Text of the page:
Eight Years After Historic Victory in Obergefell v. Hodges, Human Rights Campaign Celebrates Amidst State of Emergency For LGBTQ+ Americans

by Kathryn Smith

Today, the Human Rights Campaign (HRC), the nation’s largest lesbian, gay, bisexual, transgender and queer (LGBTQ+) civil rights organization, marks the eighth anniversary of Obergefell v. Hodges, the landmark Supreme Court case that granted same-sex couples the right to marry across the United States. Since the decision, public support for LGBTQ+ people has grown significantly, with nearly 80% of Americans favoring nondiscrimination laws that would protect LGBTQ+ people from discrimination in employment, public accommodations, and housing — an 11% increase since 2015. Additionally, public polling has shown a historic increase in support for marriage equality, reaching an all-time high of 71% in 2022 according to Gallup. Marking this trend is the reintroduction of the Equality Act, which would end a patchwork of state and local laws by protecting LGBTQ+ people from discrimination nationwide and was reintroduced in Congress on Wednesday, June 21, 2023.

June 26 is also the tenth anniversary of the historic United States v. Windsor decision, in which the Supreme Court ruled that the Defense of Marriage Act was unconstitutional, and the 20th anniversary of Lawrence v. Texas, which struck down a Texas law criminalizing same-sex sexual intimacy and invalidated sodomy laws in 13 other states. These cases laid the groundwork, and built upon one another, in order to further equal rights for LGBTQ+ people.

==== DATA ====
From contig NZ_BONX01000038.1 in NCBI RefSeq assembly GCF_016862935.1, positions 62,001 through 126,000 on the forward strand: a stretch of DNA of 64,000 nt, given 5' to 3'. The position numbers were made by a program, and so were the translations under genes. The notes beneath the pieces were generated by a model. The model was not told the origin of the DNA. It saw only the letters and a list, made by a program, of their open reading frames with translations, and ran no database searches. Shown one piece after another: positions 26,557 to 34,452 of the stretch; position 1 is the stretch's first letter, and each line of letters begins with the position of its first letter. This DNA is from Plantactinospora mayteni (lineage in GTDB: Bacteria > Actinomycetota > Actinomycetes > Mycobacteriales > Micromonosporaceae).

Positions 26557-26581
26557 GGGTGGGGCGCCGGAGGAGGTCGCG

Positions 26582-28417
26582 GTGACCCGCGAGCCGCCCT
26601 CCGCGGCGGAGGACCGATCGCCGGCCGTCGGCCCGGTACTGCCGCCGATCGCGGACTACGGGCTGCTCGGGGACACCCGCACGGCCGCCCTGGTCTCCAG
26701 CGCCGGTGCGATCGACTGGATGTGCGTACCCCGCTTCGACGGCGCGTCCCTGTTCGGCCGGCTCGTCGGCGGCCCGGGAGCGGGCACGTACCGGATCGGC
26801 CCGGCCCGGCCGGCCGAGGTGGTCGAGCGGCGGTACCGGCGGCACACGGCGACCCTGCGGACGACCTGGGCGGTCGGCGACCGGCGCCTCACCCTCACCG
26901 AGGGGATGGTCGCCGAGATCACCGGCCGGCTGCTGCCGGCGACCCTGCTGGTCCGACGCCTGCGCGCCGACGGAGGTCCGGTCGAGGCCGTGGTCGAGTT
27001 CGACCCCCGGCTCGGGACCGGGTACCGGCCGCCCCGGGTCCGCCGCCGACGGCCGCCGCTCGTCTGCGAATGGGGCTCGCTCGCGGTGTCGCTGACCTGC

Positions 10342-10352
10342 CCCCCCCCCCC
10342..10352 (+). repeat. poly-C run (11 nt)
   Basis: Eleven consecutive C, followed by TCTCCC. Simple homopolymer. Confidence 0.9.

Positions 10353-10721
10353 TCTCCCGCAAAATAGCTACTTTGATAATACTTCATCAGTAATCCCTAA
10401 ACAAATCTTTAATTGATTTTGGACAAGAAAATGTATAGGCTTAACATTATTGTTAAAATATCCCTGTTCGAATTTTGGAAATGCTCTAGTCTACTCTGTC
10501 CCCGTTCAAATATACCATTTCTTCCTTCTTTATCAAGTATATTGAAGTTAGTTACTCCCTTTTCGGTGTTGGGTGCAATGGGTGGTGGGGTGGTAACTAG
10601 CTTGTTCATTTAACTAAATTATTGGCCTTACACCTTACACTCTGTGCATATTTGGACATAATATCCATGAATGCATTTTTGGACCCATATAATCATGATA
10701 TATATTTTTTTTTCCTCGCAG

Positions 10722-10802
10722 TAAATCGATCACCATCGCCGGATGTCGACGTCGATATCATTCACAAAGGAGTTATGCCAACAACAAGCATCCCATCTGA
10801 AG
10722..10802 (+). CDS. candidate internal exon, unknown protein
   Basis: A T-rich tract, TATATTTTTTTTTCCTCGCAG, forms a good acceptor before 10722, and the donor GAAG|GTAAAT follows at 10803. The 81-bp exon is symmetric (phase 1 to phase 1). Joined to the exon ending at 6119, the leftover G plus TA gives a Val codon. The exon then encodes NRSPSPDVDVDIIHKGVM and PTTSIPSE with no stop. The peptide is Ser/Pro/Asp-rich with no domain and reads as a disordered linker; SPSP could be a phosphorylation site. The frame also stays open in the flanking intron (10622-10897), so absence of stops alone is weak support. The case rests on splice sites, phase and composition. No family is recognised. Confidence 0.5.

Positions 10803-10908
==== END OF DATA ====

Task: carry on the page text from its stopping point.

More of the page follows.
In the eight years since the Supreme Court issued its decision in Obergefell v. Hodges, so much change has been made, and yet we still have so much more work to do. The Respect for Marriage Act was signed into law just a few months ago, the discriminatory ban on blood donation for gay and bisexual men was rolled back, and more people than ever are feeling safe enough to come out and publicly be who they were born to be. We even have the Equality Act being reintroduced in Congress. However, we also are living in a state of emergency. Our community faces rising violence, record breaking numbers of bills introduced in state legislatures targeting LGBTQ+ people with a horrific focus on transgender people, new legislative attacks in the US House of Representatives, and a well-funded campaign of conspiracy theories and disinformation focused on demonizing LGBTQ+ people. We have done so much work to get to where we are, and we will not stop until every LGBTQ+ person is safe, loved, and valued for who they are.

Kelley Robinson, President of the Human Rights Campaign

On June 6, 2023, the Human Rights Campaign declared a National State of Emergency for LGBTQ+ people in the United States, due to the escalating state of crisis for the LGBTQ+ community. So far, over 540 anti-LGBTQ+ bills have been introduced in state legislatures this year, over 220 of those bills specifically target transgender and non-binary people, and more than 75 of those bill have become anti-LGBTQ laws. HRC also released a guidebook for LGBTQ+ Americans choosing to visit or remain in dangerous states, as well as information on how to fight back against harmful bills. The full guidebook can be found here.

To learn more about the Equality Act, please visit here. To learn more about the National State of Emergency, please visit here.

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To make a general inquiry, please visit our contact page. Members of the media can reach our press office at: (202) 572-8968 or email press@hrc.org.